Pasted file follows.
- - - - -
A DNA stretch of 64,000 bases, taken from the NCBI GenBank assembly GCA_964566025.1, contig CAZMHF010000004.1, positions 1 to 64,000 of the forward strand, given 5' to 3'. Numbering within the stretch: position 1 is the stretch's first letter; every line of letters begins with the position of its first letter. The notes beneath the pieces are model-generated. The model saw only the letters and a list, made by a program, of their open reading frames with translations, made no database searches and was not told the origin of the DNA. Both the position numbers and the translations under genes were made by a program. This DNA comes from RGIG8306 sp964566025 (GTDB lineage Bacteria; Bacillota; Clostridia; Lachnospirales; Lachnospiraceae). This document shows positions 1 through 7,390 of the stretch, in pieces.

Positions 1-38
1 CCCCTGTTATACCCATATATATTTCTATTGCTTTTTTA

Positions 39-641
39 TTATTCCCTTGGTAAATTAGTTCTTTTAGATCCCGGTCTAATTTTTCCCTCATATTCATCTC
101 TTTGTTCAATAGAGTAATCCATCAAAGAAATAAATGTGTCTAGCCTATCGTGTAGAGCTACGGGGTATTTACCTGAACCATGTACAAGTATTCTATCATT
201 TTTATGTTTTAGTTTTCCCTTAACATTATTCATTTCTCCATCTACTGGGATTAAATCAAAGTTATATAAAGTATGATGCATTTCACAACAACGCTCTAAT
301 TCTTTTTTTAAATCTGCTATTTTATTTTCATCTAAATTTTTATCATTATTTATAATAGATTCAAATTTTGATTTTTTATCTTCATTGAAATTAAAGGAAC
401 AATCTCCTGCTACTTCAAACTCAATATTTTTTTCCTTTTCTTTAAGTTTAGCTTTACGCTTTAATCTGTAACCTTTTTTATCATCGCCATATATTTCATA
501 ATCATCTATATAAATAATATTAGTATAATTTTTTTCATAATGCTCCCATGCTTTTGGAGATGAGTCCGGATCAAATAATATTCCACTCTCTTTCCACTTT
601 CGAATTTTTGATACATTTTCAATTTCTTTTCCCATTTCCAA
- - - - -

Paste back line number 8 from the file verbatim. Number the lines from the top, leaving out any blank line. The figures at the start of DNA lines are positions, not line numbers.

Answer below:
301 TCTTTTTTTAAATCTGCTATTTTATTTTCATCTAAATTTTTATCATTATTTATAATAGATTCAAATTTTGATTTTTTATCTTCATTGAAATTAAAGGAAC